The Monday Motivator | To-do Lists

January 28, 2019

The Monday Motivator is a series meant to motivate, encourage, inspire and provide advice on real life stuff.*

How do you start your Mondays?

I'm guessing it kicks off with an early alarm for work, your normal "get ready" routine, and hopefully time for a cup of coffee or whatever else wakes you up for the day. (And if reading the latest Monday Motivator is in there somewhere, I'm so happy to be a part of it!)

I am a VERY routine person. The start of my Mondays looks the same as the start of my Tuesdays through Fridays. Except you know how most people are a little groggier on Monday mornings? That's  me on a Tuesday morning. On Mondays, I feel anxious to get started, so I have a little more energy. (Until 5 o'clock at night hits and it all catches up to me!)

When I finally get a little down time during my Monday mornings at work, I whip out my planner and make my weekly to-do list. 

Does anyone else do this? We all plan differently; some of us have weekly to-do lists, monthly to-do lists, or sometimes NO to-do lists. I'm all about writing down my tasks, and I'm personally a weekly gal. I like to see what I have to do laid out in front of me so I don't forget or miss anything. I do this because I know falling behind is something that stresses me out, so I try to prevent it. 

But let's get real: to-do lists can be very daunting, especially if you're like me and take it super seriously. I think to myself, "if I can't accomplish these tasks by next Monday, I'm screwed." In reality, if I took a step back and looked at the bigger picture, some items aren't exactly a "make it or break it" if they don't get done in a week. 

I'm not saying it's good to make lists and just ignore them week after week. But prioritizing your list of to-dos is KEY. 

I wasn't always a to-do list maker. It wasn't until I started working full-time that I felt the need to make them weekly. This is because my time is limited during the week, so I have to get things done after work and on the weekends. A list helps me stay focused.

Here's what else I have found to be true about making to-do lists:

I am NOTORIOUS for screwing this one up. When there's a whole list of things to do, it's easy to think "oh yeah, I'll finish this all today!"  WRONG. You will spend too much time deciding where to start, or even worse, starting too many things at once. You will get overwhelmed, frustrated and more stressed out than you were before seeing the to-do list. If you focus on only ONE task each day, you're more likely to make progress AND feel less overwhelmed.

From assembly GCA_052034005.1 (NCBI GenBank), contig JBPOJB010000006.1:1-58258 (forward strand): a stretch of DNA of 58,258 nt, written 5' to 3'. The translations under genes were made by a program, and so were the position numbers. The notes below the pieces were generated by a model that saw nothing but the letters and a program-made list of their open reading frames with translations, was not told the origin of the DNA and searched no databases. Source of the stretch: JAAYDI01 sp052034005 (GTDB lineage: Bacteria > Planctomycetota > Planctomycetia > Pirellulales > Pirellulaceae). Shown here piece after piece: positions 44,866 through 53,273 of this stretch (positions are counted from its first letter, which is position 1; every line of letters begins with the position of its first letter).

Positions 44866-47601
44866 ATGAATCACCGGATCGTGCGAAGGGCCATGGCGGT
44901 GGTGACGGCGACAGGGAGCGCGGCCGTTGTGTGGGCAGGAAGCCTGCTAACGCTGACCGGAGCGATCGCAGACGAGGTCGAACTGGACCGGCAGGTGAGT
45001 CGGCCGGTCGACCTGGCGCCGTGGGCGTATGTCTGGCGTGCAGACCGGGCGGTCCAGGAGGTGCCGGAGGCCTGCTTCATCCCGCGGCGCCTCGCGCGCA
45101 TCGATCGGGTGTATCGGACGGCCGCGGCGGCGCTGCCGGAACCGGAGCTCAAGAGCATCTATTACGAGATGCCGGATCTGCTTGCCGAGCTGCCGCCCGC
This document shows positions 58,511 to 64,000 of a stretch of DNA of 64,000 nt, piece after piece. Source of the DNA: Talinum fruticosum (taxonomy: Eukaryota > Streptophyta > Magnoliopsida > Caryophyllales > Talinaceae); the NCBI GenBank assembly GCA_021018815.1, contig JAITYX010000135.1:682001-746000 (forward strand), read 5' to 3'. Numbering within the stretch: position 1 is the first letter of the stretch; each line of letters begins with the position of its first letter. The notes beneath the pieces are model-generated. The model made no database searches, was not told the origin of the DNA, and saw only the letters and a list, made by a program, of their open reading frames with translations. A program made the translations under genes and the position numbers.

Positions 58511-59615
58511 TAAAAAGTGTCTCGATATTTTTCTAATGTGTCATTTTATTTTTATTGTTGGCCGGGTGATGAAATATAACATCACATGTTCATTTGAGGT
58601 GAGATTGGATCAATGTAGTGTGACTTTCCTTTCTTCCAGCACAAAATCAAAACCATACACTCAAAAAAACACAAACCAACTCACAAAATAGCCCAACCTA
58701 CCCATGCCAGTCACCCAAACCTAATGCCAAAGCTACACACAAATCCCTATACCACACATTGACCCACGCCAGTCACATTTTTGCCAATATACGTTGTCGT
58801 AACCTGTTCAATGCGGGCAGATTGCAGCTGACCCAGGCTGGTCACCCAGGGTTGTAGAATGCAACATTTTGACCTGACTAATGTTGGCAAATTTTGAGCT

If you plan weekly like I do, only assign yourself 4-5 tasks. Put the most important things at the top, and the ones that don't have a specific due date toward the bottom. The number of tasks can vary from week to week, but it's important to keep the list light. A longer list feels scary and overwhelming, which can lead us to avoid it all together. If tackling our list in a week is actually doable, we will feel encouraged to be more productive.

Going along with keeping your list light, you want to make your to-do list fit the week you're having. If your upcoming week is busy with events, appointments or plans, make your list short with only the things that MUST get done. If you make a big list during a busy week, you won't get to all of it, which will make you feel like you failed when in reality, it just wasn't possible. If your week is shaping up to be a lighter one, add one of those longer-term projects onto your list and make time for it.

Most importantly, I repeat, MOST IMPORTANTLY, do NOT feel guilty if you don't accomplish every single thing on your to-do list. We are, after all, only human. Sometimes we need a break. Or things come up. Life is unpredictable, therefore a to-do list should never be written in stone. Accomplish what you can and do your best. But don't let your to-do list own you week after week. 

Whether you currently make to-do lists or are thinking about starting one to help keep you on track, I hope these tips make the process seem a little less intimidating and lead to a lot more productivity.


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